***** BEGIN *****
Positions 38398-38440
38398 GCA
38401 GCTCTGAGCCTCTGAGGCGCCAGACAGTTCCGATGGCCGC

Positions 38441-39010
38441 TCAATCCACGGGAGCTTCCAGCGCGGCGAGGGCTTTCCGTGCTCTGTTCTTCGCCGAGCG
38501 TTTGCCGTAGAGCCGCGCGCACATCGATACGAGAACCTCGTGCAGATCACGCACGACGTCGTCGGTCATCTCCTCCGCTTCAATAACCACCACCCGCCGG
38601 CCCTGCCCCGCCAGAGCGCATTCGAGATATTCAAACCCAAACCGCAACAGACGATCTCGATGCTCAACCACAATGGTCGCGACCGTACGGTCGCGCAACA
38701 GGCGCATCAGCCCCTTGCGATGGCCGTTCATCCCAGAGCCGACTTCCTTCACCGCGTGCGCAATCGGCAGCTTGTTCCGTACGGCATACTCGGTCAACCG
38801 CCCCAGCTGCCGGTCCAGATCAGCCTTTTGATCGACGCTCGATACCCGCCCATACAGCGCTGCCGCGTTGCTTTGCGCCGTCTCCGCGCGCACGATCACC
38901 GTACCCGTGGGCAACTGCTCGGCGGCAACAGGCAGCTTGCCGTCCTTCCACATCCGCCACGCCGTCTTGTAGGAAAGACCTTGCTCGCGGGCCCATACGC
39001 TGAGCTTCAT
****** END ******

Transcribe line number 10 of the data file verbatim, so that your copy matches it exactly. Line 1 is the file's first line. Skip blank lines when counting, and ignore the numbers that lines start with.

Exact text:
38901 GTACCCGTGGGCAACTGCTCGGCGGCAACAGGCAGCTTGCCGTCCTTCCACATCCGCCACGCCGTCTTGTAGGAAAGACCTTGCTCGCGGGCCCATACGC